VAN SUSTEREN: And he thought it was a good idea?

DESANTIS: ... congressional accountability measure. Yes. You know, we've got to hold ourselves accountable. And the thing is, you gain credibility with the public if you're willing to live by the same rules as everybody else. And guess what? Then they're willing to listen to you about your views on other things because they think you're in it for the right reason.

So I think Congress has a good opportunity to do something where the American people say, You know what? Maybe they are starting to change.

VAN SUSTEREN: Is he getting any heat from his leadership and you getting any heat from your leadership on this?

DESANTIS: I haven't gotten any heat from anybody. But you know, I just did it because I thought it was the right thing to do.

VAN SUSTEREN: So what's -- now that you're here in Washington, what do you think about this? Is this the -- I mean, what do you think about what's going on here?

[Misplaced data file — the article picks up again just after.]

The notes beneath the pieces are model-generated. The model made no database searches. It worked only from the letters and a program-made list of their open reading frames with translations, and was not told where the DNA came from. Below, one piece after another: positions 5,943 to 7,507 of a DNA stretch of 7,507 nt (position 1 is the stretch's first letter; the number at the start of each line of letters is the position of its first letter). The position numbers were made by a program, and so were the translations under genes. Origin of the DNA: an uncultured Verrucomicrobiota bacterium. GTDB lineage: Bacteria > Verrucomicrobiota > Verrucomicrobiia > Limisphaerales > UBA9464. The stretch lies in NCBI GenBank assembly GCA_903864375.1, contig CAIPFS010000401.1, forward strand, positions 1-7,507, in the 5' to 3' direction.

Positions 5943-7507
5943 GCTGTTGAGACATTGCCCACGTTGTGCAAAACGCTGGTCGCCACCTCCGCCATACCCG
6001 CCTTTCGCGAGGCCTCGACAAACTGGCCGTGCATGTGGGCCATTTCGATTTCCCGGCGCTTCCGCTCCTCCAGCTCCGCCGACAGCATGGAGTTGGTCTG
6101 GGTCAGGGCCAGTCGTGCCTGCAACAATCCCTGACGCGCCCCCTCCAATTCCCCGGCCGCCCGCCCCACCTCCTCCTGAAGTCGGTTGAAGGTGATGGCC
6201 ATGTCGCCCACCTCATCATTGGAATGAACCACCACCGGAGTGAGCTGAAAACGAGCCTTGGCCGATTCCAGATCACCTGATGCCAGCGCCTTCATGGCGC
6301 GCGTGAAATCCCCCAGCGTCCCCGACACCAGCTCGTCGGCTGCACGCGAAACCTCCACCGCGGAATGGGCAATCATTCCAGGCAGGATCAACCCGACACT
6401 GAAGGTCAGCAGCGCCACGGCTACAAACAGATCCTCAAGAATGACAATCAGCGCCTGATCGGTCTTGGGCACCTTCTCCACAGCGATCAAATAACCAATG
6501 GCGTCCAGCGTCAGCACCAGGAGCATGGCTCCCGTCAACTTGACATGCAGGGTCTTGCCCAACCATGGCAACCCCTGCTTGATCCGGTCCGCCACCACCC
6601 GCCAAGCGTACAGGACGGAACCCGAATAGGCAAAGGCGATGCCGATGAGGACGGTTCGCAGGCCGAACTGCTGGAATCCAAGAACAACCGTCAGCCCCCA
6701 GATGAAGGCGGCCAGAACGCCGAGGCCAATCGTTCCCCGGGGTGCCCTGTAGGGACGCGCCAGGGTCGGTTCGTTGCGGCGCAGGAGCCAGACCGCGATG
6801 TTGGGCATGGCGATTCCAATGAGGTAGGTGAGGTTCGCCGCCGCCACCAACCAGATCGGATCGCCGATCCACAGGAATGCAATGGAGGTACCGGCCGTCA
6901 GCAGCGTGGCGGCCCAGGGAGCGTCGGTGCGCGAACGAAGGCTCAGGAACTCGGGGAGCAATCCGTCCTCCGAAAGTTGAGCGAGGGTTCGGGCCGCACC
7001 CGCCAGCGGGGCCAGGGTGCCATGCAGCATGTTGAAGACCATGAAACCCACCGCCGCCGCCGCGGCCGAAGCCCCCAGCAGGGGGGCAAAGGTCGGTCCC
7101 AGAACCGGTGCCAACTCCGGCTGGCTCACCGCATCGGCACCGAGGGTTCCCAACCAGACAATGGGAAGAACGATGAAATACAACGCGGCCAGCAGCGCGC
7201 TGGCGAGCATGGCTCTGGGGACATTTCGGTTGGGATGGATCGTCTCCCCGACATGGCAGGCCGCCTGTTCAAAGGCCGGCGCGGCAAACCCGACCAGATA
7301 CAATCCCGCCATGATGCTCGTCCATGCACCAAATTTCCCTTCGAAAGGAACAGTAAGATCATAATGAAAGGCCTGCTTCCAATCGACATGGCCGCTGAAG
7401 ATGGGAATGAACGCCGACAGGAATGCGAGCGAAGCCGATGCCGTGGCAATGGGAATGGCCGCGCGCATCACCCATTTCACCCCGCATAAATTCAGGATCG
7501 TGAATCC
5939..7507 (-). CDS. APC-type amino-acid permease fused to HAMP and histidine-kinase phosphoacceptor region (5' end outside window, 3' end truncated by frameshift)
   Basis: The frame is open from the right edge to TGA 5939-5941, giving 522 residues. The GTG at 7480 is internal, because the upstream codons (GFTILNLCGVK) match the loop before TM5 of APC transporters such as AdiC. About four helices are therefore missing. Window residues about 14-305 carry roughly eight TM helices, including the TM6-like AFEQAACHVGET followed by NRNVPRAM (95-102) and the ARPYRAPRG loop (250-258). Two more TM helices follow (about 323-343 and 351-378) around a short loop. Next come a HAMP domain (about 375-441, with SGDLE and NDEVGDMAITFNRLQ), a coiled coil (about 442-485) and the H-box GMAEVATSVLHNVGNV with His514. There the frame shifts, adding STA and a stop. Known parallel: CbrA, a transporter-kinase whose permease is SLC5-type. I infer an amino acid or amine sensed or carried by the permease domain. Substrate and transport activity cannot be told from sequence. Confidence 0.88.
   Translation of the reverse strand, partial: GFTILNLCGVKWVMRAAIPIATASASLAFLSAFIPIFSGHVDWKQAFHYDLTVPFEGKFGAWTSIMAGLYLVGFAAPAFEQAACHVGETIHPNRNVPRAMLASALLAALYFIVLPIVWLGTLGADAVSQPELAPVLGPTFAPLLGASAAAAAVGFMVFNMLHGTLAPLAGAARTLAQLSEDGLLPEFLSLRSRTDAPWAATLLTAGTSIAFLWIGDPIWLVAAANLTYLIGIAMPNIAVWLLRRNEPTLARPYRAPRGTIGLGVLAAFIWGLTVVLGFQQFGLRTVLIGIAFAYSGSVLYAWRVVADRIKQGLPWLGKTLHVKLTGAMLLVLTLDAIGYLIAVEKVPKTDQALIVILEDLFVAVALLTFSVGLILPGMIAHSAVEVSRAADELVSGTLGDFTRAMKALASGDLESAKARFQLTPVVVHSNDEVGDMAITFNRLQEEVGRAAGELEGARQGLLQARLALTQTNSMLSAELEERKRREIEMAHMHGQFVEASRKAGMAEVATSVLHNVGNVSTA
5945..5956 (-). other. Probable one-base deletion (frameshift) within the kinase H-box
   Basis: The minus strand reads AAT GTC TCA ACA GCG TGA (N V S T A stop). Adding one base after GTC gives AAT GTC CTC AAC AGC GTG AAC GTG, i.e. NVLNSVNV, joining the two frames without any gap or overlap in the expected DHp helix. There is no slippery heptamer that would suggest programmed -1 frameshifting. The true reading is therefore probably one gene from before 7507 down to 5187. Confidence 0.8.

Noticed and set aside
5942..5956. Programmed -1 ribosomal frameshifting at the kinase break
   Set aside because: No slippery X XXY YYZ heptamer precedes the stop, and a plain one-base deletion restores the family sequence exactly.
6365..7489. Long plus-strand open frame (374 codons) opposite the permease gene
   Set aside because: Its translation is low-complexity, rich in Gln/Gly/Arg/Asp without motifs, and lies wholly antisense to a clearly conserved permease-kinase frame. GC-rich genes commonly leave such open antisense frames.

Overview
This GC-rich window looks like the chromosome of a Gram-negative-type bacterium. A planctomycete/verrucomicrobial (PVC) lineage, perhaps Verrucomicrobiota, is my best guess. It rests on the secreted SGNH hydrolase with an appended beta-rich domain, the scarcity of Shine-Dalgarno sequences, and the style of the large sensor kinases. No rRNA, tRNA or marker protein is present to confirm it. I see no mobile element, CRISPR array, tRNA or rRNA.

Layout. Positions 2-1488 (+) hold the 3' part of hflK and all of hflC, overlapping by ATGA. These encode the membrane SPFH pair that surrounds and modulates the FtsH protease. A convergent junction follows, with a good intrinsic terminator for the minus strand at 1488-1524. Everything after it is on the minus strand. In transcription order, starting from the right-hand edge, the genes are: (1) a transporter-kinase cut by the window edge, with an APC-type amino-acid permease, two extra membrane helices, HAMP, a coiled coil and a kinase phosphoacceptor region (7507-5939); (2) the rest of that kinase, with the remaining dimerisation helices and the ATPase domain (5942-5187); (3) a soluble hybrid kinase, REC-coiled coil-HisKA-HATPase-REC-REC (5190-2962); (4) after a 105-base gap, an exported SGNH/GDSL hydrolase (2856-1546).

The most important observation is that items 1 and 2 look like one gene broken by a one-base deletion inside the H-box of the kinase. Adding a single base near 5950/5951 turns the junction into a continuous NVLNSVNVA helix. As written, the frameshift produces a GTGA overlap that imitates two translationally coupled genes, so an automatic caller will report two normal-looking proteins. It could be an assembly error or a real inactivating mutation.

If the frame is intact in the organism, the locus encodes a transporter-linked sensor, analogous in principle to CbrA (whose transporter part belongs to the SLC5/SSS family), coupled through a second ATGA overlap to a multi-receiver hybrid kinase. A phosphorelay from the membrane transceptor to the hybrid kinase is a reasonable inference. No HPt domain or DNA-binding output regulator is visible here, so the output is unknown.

DESANTIS: Well, you and I talked before the show...

VAN SUSTEREN: Yes, I know.

DESANTIS: ... about just how legislation works. Like, the average person, average member of Congress can't really understand the bills that are put forward there because they're complicated. They reference all these other statutes. And I think that we've just moved away from a government where people can really participate, scrutinize legislation and offer their opinions.

So it's a little bit frustrating to see. It goes beyond just being a lawyer. I mean, you need to be a lawyer, a researcher, you need to be all these things...

VAN SUSTEREN: Well, the fundamental -- the underlying bill has to be something you can comprehend to begin with anyway, and the way these things are written or drafted, so -- in such a crazy fashion, they're hard to understand.

But Congressman, thank you. Good luck on your pay cut bill, your sequester bill...

DESANTIS: Thank you.

VAN SUSTEREN: ... for members of Congress salaries. You're not going to be very popular though.